Part 2: Getting your car ready for sale

In Part 1 of this post, we discussed why now is the best time on record to sell a used car, how to make a good first impression, and how to price your car.

Part 2 discusses the best platforms to advertise, making your ad, the information to include, tips on dealing with potential buyers, your personal safety, selling a leased or financed car and negotiating a sale price. Read on for more.


Where to advertise

Selling your car online is probably the best way to go in 2021. Once upon a time, you’d advertise in the local newspaper but the downside is that only people in the local area reading that newspaper will see your car. 

With car-specific buy-sell websites like, your car can be seen by buyers right across the country.



Use lots of clear, well-taken photos of your car interior and exterior and avoid using touch-ups, cropping, crazy camera angles or filters to mask its true condition. Being transparent about damage from the outset will avoid causing any distrust or anger between you and your potential buyer if they feel you have wasted their time or tried to trick them.



  • make, model and body style
  • the build date (stamped on your car’s ID plate)
  • odometer reading
  • engine size
  • transmission type
  • condition
  • accessories, optional equipment & special features
  • air conditioning, CD, power steering, one owner, always-garaged etc
  • registration expiry (or if unregistered)
  • the asking price
  • your contact information



Working with buyers

Prepare yourself to answer questions about the car and know what you want to say about it. 

Buyers may want to know about:

  • the kilometres travelled
  • any additional/special features (stereo, safety features, sunroof etc)
  • condition
  • accident record
  • service history/book
  • if the price is negotiable
  • your reason for selling

Try to get the prospective buyer’s name and phone number and the specific time they plan to inspect the car. Having their name and phone number can potentially decrease the likelihood of them not showing up.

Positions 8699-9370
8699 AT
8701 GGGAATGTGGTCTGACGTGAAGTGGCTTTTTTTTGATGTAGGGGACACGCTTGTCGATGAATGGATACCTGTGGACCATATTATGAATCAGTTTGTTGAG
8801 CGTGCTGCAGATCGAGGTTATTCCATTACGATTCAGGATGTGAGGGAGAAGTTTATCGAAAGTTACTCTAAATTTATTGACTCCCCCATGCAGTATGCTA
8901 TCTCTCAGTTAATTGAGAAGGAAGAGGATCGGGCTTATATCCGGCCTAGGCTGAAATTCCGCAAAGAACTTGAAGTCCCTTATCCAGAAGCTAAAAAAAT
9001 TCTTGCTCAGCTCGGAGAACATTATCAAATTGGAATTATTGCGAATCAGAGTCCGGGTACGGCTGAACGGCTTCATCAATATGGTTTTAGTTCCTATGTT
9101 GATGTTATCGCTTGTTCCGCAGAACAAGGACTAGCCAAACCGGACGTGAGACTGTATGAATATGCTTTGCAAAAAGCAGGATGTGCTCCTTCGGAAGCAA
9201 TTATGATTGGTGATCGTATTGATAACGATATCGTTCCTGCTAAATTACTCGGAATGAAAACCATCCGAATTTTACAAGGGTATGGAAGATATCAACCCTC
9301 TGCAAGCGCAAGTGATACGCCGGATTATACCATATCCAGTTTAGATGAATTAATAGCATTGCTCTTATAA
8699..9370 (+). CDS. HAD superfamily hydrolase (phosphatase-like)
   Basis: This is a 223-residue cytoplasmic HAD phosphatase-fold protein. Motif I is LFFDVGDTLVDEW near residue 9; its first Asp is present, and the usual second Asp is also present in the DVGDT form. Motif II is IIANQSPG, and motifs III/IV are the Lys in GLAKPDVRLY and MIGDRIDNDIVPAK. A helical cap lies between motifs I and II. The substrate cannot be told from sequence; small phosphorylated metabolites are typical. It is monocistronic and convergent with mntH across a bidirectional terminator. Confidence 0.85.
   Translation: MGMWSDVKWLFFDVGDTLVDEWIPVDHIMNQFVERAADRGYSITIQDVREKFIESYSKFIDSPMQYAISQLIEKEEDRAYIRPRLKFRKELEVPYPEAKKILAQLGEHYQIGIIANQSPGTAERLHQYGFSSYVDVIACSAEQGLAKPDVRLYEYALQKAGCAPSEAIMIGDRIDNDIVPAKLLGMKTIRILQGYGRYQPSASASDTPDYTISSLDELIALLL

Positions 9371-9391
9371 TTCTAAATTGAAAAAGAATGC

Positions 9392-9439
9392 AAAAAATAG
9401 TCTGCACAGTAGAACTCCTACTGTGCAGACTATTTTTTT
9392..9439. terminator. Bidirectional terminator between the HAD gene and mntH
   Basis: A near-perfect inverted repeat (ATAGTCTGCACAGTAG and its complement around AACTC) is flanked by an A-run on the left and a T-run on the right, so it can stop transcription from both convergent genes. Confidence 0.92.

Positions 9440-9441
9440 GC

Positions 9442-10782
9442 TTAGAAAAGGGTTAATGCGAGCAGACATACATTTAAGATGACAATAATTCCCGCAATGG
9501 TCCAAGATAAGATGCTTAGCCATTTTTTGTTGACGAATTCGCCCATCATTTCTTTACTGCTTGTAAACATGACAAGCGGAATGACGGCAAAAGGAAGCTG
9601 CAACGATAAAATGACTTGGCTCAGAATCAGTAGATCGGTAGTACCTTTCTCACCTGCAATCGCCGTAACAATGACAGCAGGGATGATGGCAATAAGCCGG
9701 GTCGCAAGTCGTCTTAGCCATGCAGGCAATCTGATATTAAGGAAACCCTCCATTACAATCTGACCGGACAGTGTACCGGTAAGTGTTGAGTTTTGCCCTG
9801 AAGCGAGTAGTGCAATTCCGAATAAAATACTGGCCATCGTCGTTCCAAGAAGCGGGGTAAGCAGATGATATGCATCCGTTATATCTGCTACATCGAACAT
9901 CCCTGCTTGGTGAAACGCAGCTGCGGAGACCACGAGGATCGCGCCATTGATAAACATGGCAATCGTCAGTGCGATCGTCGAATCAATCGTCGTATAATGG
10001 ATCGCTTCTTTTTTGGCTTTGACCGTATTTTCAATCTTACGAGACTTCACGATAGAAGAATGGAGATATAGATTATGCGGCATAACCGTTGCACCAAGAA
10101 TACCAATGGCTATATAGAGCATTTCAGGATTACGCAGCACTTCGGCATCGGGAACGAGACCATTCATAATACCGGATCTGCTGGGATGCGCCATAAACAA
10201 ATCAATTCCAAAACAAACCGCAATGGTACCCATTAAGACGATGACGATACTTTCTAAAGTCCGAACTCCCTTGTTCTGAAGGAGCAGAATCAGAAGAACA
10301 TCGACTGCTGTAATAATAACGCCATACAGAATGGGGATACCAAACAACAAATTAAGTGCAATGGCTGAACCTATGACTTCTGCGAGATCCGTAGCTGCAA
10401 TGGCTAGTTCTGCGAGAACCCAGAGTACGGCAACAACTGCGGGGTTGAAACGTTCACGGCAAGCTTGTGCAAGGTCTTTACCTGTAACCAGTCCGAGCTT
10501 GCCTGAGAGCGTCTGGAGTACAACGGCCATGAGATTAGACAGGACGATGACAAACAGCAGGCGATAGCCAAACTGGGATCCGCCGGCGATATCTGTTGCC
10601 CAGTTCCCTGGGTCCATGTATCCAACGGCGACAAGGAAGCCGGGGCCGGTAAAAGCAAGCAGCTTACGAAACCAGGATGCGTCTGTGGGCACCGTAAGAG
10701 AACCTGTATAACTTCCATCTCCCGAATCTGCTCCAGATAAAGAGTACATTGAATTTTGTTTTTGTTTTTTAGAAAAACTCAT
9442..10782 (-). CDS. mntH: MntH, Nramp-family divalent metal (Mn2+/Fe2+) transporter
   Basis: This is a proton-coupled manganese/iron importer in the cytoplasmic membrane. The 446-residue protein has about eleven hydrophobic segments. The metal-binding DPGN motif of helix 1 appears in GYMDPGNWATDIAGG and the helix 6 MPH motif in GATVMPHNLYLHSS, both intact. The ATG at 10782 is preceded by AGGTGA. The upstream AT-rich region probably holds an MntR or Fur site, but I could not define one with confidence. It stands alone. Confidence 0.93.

Top tips for working with buyers

  • Don’t crowd a prospective buyer – sell the good points of the car but stand back and let them look the car over.
  • Be honest – if you know about a major fault, tell buyers about it. Don’t risk being sued for damages and breaching Trade Practices legislation. 
  • Allow the car to be inspected by the buyer’s mechanic – being hesitant may look like you are hiding something.
  • Ensure your car’s insurance will cover other people test driving it.
  • Never let a stranger drive your car unless you accompany them.
  • Ask to see their driver’s licence and write down their licence number.
  • Be aware of your personal safety. If you don’t feel comfortable dealing with prospective buyers on your own, get a friend or neighbour’s help. 


Leased or financed cars

If your car is leased/financed and still has money owing on it, it will be listed on the Personal Property Security Register and will show up when the buyer conducts a check. 

This can create a problem for buyers because if you do not pay out the remaining balance with the funds raised from the sale and it defaults, the lender technically still owns the car and can repossess it from the new owner. 

Consider how you are going to deal with this at sale time as a careful buyer won’t take your word that you’ll pay out the loan when you get their money. The first port of call would be to the loan lender for their advice on how you should deal with the situation.


Negotiating the price

Start with a slightly higher price than you’ll accept to allow for negotiation. If you find that you don’t get any calls it’s possible the price is too high and you should consider reducing it.


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